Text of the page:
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21.07.2011 14:15    Comments: 0    Categories: Fiction Writing  Creative Writing  Writing Craft  Writing Tips      Tags: fiction writing  starting out  karen s. wiesner  

Making the decision

So you have decided you want to write. Perhaps, you have been scribbling down snippets of thoughts on scrap paper for years, or maybe you have something important to say. It might even be you've just read a story or seen a film and thought, 'I could do better than that'. You probably can.

If the prospect of setting pen to paper, or finger to keyboard, and sending the finished product into the wide world seems daunting, remember all published authors had to start somewhere....

Okay, first and foremost, set aside a space for writing, preferably somewhere quiet where you can work uninterrupted.

Invest in a word processor or computer. Some publishers still accept handwritten manuscripts but their numbers are dwindling.

Read as much as you can about the art of writing. Local libraries are a good place to start. Consider subscribing to Writers' News, sister magazine to Writing Magazine. Both publications are excellent sources of information for new and established writers.

Buy a current edition of the Writers' and Artists' Yearbook and/ or Writers' and Artists' Handbook. The Small Press Guide is also an extremely useful source of markets looking for short stories and poetry.

Enroll in a writing course or workshop. There are plenty available on a variety of subjects.

Join a writing circle. At the very least you will meet people with similar aspirations. The better groups will set homework and provide constructive criticism on your work. In time, you will be able to return the favour. Many groups also engage the occasional guest speaker.

Network. Tell your friends what you're up to. If you can pen a press release, critique or newsletter, they'll be knocking on your door in no time.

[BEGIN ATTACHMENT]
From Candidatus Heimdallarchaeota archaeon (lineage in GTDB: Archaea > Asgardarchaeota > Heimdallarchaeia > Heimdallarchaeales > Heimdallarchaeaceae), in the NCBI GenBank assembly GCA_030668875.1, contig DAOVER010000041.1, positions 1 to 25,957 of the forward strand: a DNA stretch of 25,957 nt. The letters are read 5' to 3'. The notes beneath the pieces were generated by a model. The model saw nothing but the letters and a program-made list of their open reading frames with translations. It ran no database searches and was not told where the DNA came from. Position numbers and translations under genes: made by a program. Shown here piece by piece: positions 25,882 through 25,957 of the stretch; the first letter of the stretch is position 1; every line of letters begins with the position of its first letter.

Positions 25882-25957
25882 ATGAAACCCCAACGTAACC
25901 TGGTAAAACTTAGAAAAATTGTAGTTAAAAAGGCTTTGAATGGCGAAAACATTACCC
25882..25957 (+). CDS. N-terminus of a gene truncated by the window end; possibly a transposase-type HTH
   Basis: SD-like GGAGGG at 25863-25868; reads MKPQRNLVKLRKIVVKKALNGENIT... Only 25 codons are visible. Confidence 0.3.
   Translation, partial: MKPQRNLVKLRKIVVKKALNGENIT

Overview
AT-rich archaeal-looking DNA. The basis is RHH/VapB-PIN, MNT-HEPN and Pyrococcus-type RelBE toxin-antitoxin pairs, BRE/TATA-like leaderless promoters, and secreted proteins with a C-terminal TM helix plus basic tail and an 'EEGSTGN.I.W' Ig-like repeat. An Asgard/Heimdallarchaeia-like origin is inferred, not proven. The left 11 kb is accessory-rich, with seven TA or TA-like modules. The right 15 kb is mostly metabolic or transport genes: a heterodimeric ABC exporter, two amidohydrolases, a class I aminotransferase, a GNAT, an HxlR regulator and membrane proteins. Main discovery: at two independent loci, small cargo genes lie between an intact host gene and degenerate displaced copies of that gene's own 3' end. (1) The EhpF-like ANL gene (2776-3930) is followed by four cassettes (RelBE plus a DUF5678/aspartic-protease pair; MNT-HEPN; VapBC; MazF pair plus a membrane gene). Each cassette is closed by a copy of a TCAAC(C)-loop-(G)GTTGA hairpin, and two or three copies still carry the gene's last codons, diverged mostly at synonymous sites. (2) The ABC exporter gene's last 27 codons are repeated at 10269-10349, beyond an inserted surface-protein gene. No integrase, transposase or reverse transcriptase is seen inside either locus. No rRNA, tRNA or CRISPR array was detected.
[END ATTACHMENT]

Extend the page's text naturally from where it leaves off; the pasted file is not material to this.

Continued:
See, it's simple. Now you're ready to produce the masterpiece!


The Right Mindset

When you decide to become a writer, you may encounter various obstacles. The biggest of these is often self-doubt. After all, what right do we have to think we can succeed where millions of others have failed. Every right! Believe in yourself and others will too.

This is where a supportive family and friends can make the difference between completing that first special manuscript or consigning it to the wastepaper basket.


It's important to realise that writing can be a lonely profession but this isn't necessarily a problem. If you're doing it properly, you won't have time to feel isolated with all those characters inside your head clamouring for attention.


Confidence, perseverance, discipline, a willingness to learn and a thick skin.

Yes, you'll need them all to keep plugging away at the keyboard at odd and often antisocial hours, especially if the rejection slips begin to arrive.


Make time to write each day!

This is critical, even if it's only to write fifty words or edit an existing manuscript. The more practice you get, the better. Don't worry about the housework, the telephone or the garden. Get in there and create. After a while, you will probably discover that a certain time of day works best for you. Try to keep that time free.



First Draft In 30 Days
Karen S. Wiesner
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